NEW MEXICO (KRQE) – During high-speed chases, police usually place spike belts on the road to flatten a suspect’s tires. However, what you don’t often see is the damage they can do to other cars that happen to be driving on the freeway at the same time as the guy making his getaway.
Earlier this month, New Mexico State Police tried to end a high-speed chase with a suspected truck thief. Officers deployed spike belts across westbound I-40 near Tucumcari. The stolen pickup wasn’t the only one that ran over the spike belt. “I got the UPS truck but I got him we’re good,” an officer said.
Spike belts are a common tool for law enforcement officers. Recently NMSP successfully deployed the tire deflation device to slow down a shooting suspect west of Albuquerque. Every now and then officers slow themselves down. “We spike belt our own people sometimes our officers have spike belted themselves,” said Lt. Mark Soriano.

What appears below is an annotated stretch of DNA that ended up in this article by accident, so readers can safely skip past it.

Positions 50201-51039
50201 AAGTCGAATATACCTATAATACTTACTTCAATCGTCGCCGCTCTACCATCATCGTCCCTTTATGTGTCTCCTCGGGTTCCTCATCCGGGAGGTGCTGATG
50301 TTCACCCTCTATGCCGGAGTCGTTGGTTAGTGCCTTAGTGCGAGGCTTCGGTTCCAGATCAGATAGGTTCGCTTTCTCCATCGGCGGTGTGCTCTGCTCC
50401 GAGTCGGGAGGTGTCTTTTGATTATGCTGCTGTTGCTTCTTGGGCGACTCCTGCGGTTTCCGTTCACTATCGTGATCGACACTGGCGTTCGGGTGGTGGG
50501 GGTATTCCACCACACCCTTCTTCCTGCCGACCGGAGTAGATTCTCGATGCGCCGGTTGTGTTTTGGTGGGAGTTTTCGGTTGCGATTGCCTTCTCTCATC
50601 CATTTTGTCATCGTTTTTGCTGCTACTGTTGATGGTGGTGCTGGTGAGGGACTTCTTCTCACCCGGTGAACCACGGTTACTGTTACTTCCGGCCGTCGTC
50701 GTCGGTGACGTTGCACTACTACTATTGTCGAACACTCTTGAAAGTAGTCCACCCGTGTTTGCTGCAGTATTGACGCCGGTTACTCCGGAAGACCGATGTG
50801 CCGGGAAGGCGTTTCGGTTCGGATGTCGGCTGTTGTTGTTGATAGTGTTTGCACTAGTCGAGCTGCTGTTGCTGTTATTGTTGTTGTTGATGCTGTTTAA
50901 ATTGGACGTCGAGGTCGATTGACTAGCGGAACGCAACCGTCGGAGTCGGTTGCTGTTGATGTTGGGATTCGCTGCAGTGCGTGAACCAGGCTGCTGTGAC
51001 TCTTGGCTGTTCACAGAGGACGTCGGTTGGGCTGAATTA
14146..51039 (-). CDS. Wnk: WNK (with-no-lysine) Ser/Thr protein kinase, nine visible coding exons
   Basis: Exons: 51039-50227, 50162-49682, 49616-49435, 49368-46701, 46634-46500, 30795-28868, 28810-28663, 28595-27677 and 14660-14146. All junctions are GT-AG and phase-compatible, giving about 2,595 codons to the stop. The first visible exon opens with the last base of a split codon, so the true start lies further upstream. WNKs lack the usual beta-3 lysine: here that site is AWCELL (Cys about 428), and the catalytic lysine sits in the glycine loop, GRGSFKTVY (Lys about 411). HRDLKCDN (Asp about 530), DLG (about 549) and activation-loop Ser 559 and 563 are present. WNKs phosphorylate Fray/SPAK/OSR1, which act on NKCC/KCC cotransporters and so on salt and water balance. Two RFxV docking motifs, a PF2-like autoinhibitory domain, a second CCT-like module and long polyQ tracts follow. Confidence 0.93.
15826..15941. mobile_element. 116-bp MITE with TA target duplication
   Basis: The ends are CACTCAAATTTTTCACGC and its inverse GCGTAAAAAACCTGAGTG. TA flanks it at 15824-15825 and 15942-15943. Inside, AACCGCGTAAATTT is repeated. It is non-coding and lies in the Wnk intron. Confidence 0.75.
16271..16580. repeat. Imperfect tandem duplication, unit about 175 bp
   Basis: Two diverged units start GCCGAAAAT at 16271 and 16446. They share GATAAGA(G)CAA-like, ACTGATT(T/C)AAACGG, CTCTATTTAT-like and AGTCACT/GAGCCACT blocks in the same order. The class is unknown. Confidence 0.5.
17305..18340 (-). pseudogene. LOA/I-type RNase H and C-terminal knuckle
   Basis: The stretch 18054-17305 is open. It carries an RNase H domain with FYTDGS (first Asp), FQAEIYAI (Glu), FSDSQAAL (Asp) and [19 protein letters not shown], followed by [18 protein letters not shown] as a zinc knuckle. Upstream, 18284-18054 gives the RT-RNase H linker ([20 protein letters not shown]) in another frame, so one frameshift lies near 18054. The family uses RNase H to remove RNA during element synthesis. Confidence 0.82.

Soriano says officers train on the spike belts in the police academy. With heavy traffic on the interstates and innocent drivers suddenly finding themselves in the middle of a police chase, officers do their best to yank those spike belts off the roadway after they’ve hit their target. “Our officers make every effort to avoid deploying the devices in a manner that could damage the tires of any uninvolved vehicle,” said Soriano.
NMSP State police say they do pay for damages to vehicles that become unintended victims of the spike belt.